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    Rights statement: This is the author’s version of a work that was accepted for publication in Journal of Financial Stability. Changes resulting from the publishing process, such as peer review, editing, corrections, structural formatting, and other quality control mechanisms may not be reflected in this document. Changes may have been made to this work since it was submitted for publication. A definitive version was subsequently published in Journal of Financial Stability 32, 2017 DOI: 10.1016/j.jfs.2017.09.002

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Did the financial crisis affect the market valuation of large systemic U.S. banks?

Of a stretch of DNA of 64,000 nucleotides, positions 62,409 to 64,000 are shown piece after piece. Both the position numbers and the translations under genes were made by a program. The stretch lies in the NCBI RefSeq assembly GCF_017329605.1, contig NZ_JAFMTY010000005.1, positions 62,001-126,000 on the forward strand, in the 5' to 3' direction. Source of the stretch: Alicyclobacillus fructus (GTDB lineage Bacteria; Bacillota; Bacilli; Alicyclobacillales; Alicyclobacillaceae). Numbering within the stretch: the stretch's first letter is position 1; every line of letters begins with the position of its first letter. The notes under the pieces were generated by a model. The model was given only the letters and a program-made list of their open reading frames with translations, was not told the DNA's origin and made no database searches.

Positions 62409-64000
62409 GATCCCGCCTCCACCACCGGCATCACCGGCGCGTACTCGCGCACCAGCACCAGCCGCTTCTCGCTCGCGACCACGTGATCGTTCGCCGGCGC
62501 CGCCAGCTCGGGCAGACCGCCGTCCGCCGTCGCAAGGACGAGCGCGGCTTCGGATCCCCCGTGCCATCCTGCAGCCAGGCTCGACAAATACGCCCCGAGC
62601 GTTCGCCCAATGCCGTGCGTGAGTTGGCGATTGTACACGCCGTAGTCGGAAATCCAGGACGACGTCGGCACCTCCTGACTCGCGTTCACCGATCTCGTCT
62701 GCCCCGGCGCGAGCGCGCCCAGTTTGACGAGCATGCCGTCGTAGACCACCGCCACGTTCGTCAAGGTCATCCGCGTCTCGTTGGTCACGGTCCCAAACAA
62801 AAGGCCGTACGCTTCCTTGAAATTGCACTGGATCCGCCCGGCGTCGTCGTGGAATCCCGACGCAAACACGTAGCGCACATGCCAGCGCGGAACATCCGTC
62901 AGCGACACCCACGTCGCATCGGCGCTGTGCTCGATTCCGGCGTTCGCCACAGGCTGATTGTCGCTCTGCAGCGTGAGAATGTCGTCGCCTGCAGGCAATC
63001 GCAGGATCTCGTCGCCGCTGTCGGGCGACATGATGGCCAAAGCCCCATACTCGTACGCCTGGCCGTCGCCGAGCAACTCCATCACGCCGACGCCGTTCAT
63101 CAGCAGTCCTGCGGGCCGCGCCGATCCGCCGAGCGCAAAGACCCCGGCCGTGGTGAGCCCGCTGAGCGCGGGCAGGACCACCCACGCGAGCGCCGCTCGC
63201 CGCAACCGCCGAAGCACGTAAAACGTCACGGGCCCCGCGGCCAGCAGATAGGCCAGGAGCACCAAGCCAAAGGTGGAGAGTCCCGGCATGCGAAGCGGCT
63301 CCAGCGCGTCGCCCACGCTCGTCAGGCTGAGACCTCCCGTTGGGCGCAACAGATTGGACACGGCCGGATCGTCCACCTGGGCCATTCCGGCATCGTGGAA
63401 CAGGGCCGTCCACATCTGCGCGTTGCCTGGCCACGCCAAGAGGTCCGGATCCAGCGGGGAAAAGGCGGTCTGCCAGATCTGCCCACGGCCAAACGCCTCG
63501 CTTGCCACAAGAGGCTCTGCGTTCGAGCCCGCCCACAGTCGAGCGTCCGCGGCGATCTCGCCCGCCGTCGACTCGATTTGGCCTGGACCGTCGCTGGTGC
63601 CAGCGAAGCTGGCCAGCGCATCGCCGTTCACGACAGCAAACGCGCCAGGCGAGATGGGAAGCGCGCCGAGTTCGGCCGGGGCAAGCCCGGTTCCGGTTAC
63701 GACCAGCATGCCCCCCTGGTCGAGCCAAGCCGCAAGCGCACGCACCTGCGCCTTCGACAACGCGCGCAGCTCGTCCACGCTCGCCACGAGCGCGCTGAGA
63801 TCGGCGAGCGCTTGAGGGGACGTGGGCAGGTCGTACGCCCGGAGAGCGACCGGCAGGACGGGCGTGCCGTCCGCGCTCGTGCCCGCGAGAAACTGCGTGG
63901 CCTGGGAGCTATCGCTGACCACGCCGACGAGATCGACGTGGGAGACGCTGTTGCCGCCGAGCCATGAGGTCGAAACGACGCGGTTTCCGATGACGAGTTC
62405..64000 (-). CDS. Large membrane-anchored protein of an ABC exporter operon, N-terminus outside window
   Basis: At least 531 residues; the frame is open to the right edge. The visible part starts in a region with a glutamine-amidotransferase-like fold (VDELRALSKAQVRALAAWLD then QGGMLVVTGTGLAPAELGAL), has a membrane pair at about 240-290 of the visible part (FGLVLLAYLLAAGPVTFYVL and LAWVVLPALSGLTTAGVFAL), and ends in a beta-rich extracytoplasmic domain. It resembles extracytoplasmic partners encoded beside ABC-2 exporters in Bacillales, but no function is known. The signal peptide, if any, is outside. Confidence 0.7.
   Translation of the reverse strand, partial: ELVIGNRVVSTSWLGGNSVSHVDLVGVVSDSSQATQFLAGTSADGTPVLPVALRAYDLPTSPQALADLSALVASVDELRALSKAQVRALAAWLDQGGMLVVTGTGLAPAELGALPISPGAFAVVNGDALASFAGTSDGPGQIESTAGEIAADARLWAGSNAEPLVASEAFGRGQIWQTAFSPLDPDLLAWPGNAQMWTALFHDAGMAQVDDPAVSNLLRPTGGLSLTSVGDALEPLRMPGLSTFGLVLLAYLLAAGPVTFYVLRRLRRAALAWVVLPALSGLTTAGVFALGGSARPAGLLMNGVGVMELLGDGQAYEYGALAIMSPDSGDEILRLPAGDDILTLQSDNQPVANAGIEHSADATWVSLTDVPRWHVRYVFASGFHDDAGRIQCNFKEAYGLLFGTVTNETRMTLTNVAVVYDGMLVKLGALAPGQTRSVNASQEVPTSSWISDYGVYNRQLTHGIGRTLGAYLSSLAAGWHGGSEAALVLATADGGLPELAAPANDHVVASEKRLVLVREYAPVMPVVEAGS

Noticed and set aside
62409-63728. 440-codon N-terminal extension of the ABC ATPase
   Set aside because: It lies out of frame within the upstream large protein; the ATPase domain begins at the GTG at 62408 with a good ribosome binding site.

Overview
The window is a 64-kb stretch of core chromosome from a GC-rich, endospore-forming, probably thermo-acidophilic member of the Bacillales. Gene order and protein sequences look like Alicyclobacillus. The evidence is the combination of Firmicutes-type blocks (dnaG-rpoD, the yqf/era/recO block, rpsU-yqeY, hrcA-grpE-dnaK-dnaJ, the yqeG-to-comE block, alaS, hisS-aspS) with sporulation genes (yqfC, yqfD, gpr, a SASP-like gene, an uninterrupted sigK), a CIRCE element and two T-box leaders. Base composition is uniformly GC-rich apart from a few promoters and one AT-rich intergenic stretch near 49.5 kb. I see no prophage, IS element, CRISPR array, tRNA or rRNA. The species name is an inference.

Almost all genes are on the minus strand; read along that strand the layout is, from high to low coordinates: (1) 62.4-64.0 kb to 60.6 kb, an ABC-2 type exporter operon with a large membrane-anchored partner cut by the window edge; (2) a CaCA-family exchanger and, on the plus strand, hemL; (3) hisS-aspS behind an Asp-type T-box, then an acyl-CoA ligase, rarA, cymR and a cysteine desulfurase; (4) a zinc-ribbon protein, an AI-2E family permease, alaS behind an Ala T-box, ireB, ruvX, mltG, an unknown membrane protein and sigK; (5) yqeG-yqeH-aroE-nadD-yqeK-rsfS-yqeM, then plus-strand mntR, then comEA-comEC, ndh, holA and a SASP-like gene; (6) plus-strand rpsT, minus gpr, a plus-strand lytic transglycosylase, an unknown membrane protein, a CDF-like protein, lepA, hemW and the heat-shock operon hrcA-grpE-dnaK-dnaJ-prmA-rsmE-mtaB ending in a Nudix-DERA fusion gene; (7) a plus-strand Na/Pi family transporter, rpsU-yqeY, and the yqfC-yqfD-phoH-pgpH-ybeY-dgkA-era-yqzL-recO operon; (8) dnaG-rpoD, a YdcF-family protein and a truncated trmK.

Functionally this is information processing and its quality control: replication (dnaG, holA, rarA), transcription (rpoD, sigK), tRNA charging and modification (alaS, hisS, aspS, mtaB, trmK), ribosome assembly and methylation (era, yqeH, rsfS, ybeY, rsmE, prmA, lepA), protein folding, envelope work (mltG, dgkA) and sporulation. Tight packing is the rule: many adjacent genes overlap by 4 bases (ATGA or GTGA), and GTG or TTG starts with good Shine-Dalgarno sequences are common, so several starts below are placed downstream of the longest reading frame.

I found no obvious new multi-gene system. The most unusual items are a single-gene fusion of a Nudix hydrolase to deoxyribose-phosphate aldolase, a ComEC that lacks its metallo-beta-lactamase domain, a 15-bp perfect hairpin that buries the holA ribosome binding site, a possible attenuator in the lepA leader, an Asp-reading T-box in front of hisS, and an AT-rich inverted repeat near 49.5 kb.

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Did the financial crisis affect the market valuation of large systemic U.S. banks? / Bertsatos, Georgios; Sakellaris, Plutarchos; Tsionas, Mike G.

In: Journal of Financial Stability, Vol. 32, 10.2017, p. 115-123.

Research output: Contribution to journalJournal article

Harvard

Bertsatos, G, Sakellaris, P & Tsionas, MG 2017, 'Did the financial crisis affect the market valuation of large systemic U.S. banks?', Journal of Financial Stability, vol. 32, pp. 115-123. https://doi.org/10.1016/j.jfs.2017.09.002

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Author

Bertsatos, Georgios ; Sakellaris, Plutarchos ; Tsionas, Mike G. / Did the financial crisis affect the market valuation of large systemic U.S. banks?. In: Journal of Financial Stability. 2017 ; Vol. 32. pp. 115-123.

Bibtex

@article{7ec6dc2438b1431e8524bf6f6380976d,
title = "Did the financial crisis affect the market valuation of large systemic U.S. banks?",